Each party is allowed to be represented by counsel but no party is required to have counsel to participate in the mediation.  Certain local associations of realtors, like the Realtors’ Association of Metropolitan Pittsburgh, have contracts in place to refer mediations which are presented to them to a particular mediator or service. Other associations send their mediation requests to the Pennsylvania Association of Realtors which identifies potential available mediators and provides a list of several to the parties.

One advantage of the mediation process is its relative speed. Once a request is made and a mediator is selected, it often takes only a few weeks to have the face to face, sit down mediation. This contrasts to time delays of many months or even a year to get to court. Despite the required payment of the mediators’ fees by the parties, mediation is often less expensive than filing a court action because even if the parties hire lawyers for the mediation it typically only consumes a couple of hours of attorney time, as opposed to time drafting complaints and answers, going to court for motions, asking and responding to discovery, preparing witnesses and attending trial. These types of activities typically consume ten hours or more, sometimes much more attorney time.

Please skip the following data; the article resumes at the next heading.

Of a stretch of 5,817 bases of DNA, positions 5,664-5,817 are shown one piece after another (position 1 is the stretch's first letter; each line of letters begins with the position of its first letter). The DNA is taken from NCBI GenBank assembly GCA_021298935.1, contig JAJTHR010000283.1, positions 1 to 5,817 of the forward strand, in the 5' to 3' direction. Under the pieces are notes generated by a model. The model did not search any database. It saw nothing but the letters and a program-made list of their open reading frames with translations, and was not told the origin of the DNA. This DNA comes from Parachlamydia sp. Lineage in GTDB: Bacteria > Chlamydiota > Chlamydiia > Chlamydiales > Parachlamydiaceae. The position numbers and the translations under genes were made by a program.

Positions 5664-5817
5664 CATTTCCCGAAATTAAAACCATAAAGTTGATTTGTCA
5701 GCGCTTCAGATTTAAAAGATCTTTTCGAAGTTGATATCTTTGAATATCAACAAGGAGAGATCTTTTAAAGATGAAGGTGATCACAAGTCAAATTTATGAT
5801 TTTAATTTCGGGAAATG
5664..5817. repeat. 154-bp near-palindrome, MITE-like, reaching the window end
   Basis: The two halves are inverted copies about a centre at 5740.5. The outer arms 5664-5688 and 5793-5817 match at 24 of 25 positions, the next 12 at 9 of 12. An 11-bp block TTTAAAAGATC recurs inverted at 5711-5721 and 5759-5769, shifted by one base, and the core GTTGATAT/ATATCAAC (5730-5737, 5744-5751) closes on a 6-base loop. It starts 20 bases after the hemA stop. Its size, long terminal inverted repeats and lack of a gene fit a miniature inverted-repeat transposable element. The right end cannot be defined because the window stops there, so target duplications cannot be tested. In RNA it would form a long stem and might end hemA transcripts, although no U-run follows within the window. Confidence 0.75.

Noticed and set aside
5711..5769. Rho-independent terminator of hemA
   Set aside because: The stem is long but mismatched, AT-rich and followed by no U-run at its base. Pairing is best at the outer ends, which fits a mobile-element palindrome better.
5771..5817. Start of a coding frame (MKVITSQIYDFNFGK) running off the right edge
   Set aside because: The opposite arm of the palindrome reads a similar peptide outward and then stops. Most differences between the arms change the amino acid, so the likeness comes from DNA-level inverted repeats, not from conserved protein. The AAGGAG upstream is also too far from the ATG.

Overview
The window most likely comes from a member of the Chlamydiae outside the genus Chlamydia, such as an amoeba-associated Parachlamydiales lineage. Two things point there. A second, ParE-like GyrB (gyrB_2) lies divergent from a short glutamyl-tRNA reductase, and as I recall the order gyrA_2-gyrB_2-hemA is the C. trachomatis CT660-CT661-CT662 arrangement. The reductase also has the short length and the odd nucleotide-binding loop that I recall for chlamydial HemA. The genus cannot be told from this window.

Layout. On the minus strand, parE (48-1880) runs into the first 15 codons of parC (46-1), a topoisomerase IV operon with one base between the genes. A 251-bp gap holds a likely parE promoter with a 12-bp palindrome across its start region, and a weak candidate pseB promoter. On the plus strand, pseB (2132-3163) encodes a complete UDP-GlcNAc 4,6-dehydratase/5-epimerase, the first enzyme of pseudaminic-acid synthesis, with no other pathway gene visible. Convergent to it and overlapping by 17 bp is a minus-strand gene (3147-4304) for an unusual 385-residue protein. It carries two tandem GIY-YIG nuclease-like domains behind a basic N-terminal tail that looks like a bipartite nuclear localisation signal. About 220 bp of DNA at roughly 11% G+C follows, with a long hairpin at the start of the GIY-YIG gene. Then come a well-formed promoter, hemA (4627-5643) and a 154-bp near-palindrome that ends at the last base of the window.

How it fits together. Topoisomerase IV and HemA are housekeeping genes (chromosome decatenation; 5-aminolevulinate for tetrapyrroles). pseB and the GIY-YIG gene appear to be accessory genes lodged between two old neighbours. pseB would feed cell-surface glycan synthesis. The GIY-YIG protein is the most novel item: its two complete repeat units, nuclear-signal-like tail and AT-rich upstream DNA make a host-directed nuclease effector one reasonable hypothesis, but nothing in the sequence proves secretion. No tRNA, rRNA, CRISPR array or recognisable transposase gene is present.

Of course, if either party is not prepared to compromise and reach a settlement through mediation, all the time and costs of mediation are spent already and the case still has to proceed to court. The type of court action which follows a failed mediation depends on the amount of money claimed as damages by the party bringing the action, typically the buyer. Sometimes the seller brings the action if the buyer fails to close, has not liquidated damages and the seller claims to have suffered a loss as a result of buyer’s failure to close.

For actions involving $12,000 or less, the parties can file in Magisterial District Court and get a quick hearing in front of a Magisterial District Judge. While many of these judges are lawyers, many are not and some do not have experience with real estate contracts.

For cases involving up to $50,000 in at least Philadelphia, Montgomery, Bucks and Lehigh Counties, up to $35,000 in Dauphin and Allegheny Counties (among others), and caps as low as $25,000 in some other counties, suits can be filed to be heard in front of three lawyers who practice in the county, who take turns serving as arbitrators and who may or may not have experience in real estate contract matters. When the dispute involves amounts above the arbitration limit for the particular county, such cases go directly to a judge of the county Court of Common Pleas where they are heard either with, or more often without a jury.